Under its influence, Darin’s character painfully relives the plane crash he survived, where his best friend died. In fact, he saw his friend with his head cut off, but is paralyzed by guilt for not saving him. He gets well after facing his trauma. This is traditional “exposure therapy.” Darin’s character recovers after the exposure, but it led to the suicide of Eddie Albert’s colonel.
Robert Duvall’s Crippling, Unjustified Guilt
Robert Duvall’s character was captured and imprisoned in a cellar for 13 months. He feels guilty for not trying to escape. He didn’t try to escape because he felt safe in that cellar. Escape would have meant certain death. He withdraws completely into himself when he is liberated.
He really feels guilty for being afraid. His family taught him fear is cowardice. Newman calls in the patient’s wife to try to reach him, and finds he has to treat her for being formal and frigid toward her husband, who has put himself back in a prison of sorts, so she wouldn’t find out he’d been afraid.
James Gregory Plays the Old-School Base Commander
James Gregory plays the base commander, who represents the military’s traditional hostility to mental illness, psychiatrists, and psychiatric patients. The patients are all malingerers and cowards, and the doctors molly-coddle them, according to Gregory’s character.
He and Captain Newman are constantly fighting with each other, and the base commander clings to his prejudice even in the face of evidence he can see. Newman keeps saying these men are sick, and Gregory keeps saying they’re lazy and cowardly.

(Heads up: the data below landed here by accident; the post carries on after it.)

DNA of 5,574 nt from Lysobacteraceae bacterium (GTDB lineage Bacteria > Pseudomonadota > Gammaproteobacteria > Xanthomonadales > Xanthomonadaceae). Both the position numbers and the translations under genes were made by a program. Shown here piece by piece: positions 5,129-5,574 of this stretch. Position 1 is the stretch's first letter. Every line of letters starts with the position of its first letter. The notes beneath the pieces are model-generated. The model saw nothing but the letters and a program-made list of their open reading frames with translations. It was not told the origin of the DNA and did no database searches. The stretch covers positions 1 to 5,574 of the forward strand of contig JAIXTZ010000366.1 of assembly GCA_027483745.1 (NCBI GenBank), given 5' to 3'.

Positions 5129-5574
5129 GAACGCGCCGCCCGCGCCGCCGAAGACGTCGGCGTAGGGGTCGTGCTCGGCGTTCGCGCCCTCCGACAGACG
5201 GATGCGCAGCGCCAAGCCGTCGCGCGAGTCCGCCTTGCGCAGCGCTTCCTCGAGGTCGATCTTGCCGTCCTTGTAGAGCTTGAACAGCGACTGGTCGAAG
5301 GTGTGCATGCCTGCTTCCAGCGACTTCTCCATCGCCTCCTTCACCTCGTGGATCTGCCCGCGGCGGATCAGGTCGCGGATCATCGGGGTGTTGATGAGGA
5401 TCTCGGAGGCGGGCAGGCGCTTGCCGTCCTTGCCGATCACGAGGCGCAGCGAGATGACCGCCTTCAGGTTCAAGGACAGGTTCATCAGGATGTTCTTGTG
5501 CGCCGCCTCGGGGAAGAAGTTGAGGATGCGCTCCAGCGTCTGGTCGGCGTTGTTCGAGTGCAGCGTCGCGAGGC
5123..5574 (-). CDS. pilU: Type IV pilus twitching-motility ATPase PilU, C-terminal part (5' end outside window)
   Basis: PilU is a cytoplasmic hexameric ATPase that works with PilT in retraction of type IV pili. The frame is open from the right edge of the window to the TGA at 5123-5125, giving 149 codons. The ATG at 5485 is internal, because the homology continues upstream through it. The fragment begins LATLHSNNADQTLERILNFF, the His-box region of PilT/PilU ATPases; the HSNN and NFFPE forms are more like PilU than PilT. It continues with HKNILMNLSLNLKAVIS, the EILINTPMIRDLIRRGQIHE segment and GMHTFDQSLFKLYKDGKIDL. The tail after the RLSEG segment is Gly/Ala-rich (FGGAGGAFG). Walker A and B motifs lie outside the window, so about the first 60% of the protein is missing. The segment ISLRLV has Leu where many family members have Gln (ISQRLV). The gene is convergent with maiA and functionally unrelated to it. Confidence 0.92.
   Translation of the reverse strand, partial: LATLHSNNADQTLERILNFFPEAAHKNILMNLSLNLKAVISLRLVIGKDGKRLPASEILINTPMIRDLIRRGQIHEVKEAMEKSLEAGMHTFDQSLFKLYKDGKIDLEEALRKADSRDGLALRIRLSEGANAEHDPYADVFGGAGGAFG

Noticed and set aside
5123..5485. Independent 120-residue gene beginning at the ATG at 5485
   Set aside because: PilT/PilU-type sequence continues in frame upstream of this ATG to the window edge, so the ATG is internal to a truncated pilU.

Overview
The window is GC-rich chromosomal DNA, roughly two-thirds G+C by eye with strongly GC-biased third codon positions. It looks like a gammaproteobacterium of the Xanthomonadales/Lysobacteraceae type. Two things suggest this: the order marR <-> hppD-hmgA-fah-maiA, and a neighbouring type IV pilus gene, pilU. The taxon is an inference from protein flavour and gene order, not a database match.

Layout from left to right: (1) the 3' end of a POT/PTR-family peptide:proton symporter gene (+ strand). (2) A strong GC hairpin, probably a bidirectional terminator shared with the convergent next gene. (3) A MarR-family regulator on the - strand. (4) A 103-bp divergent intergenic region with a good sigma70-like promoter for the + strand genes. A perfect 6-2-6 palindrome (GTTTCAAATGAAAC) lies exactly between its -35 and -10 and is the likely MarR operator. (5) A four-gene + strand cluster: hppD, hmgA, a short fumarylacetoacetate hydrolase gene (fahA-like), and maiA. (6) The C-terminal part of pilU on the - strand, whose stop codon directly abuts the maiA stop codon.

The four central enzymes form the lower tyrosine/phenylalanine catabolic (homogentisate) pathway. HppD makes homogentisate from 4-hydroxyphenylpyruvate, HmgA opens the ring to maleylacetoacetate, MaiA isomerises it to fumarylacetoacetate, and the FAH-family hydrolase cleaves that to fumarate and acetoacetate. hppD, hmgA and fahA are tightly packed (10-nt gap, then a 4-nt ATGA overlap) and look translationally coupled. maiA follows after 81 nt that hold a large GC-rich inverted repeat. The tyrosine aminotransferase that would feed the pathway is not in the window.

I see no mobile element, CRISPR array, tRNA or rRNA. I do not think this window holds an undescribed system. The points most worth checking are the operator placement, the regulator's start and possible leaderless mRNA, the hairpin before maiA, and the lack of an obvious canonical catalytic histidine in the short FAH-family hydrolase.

To this day, war veterans with lasting combat trauma have a much harder time getting combat benefits from the military and Veterans Administration than veterans with visible combat injuries, according to Tom Jarriel, the ABC News reporter who suffered a head injury covering the Iraq war, and now reports on issues concerning wounded veterans.
The Air Force today is experimenting with modern interventions for combat trauma, and has turned to the Copeland Center for Wellness and Recovery to train Air Force medical personnel to help people traumatized veterans.
Tony Curtis and Angie Dickinson
Tony Curtis and Angie Dickinson provide much-needed relief from all the movie’s intensity. “Nurse” Dickinson provides eye candy for the audience and sympathy for the patients and Dr. Newman.
At first, her character is afraid to enter the psych ward, much less work there. She changes her mind when she sees the suffering for herself, and Newman’s understanding, usually successful, treatment.
Curtis offers comic relief as the ward’s orderly, a Jewish boy from the Bronx, with street-smart, self-taught insight into human nature, and a natural talent for hustling.
Meuser, Kim, and Rosenberg, Stanley, “An Intervention for People with Mental Illness and Post-Traumatic Stress Disorder,” Journal for Psychiatric Rehabilitation, Summer, 2001, commentary by Ken Braiterman.
Copeland, Mary Ellen, The Trauma Workbook, Peach Press, available through the website, www.mentalhealthrecovery.com.
The National Alliance on Mental Illness, www.nami.org
The Copeland Center for Wellness and Recovery, Matthew Federici, executive director, www.copelandcenter.com
Copyright Ken Braiterman. Contact the author to obtain permission for republication.